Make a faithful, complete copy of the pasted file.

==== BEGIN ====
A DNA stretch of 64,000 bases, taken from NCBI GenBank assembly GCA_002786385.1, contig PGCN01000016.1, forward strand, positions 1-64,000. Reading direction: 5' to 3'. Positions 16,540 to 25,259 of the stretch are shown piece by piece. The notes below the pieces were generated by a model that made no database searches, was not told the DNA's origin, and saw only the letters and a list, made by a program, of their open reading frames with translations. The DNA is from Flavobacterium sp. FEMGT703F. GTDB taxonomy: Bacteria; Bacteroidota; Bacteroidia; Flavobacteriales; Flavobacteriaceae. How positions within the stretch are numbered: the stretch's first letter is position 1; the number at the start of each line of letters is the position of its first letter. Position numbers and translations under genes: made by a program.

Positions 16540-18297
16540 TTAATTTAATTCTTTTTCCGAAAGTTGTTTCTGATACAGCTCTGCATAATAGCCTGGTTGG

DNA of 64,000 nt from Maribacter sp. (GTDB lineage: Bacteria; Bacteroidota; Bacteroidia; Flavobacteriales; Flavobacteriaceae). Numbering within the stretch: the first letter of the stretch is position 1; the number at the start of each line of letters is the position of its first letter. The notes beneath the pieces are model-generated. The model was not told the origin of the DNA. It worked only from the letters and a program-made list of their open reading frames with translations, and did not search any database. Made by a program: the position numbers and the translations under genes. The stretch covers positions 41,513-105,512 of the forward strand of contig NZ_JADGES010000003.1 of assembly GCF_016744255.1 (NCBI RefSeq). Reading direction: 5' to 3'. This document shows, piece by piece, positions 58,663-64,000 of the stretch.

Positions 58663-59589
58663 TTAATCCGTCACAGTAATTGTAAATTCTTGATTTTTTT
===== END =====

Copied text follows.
A DNA stretch of 64,000 bases, taken from NCBI GenBank assembly GCA_002786385.1, contig PGCN01000016.1, forward strand, positions 1-64,000. Reading direction: 5' to 3'. Positions 16,540 to 25,259 of the stretch are shown piece by piece. The notes below the pieces were generated by a model that made no database searches, was not told the DNA's origin, and saw only the letters and a list, made by a program, of their open reading frames with translations. The DNA is from Flavobacterium sp. FEMGT703F. GTDB taxonomy: Bacteria; Bacteroidota; Bacteroidia; Flavobacteriales; Flavobacteriaceae. How positions within the stretch are numbered: the stretch's first letter is position 1; the number at the start of each line of letters is the position of its first letter. Position numbers and translations under genes: made by a program.

Positions 16540-18297
16540 TTAATTTAATTCTTTTTCCGAAAGTTGTTTCTGATACAGCTCTGCATAATAGCCTGGTTGG

DNA of 64,000 nt from Maribacter sp. (GTDB lineage: Bacteria; Bacteroidota; Bacteroidia; Flavobacteriales; Flavobacteriaceae). Numbering within the stretch: the first letter of the stretch is position 1; the number at the start of each line of letters is the position of its first letter. The notes beneath the pieces are model-generated. The model was not told the origin of the DNA. It worked only from the letters and a program-made list of their open reading frames with translations, and did not search any database. Made by a program: the position numbers and the translations under genes. The stretch covers positions 41,513-105,512 of the forward strand of contig NZ_JADGES010000003.1 of assembly GCF_016744255.1 (NCBI RefSeq). Reading direction: 5' to 3'. This document shows, piece by piece, positions 58,663-64,000 of the stretch.

Positions 58663-59589
58663 TTAATCCGTCACAGTAATTGTAAATTCTTGATTTTTTT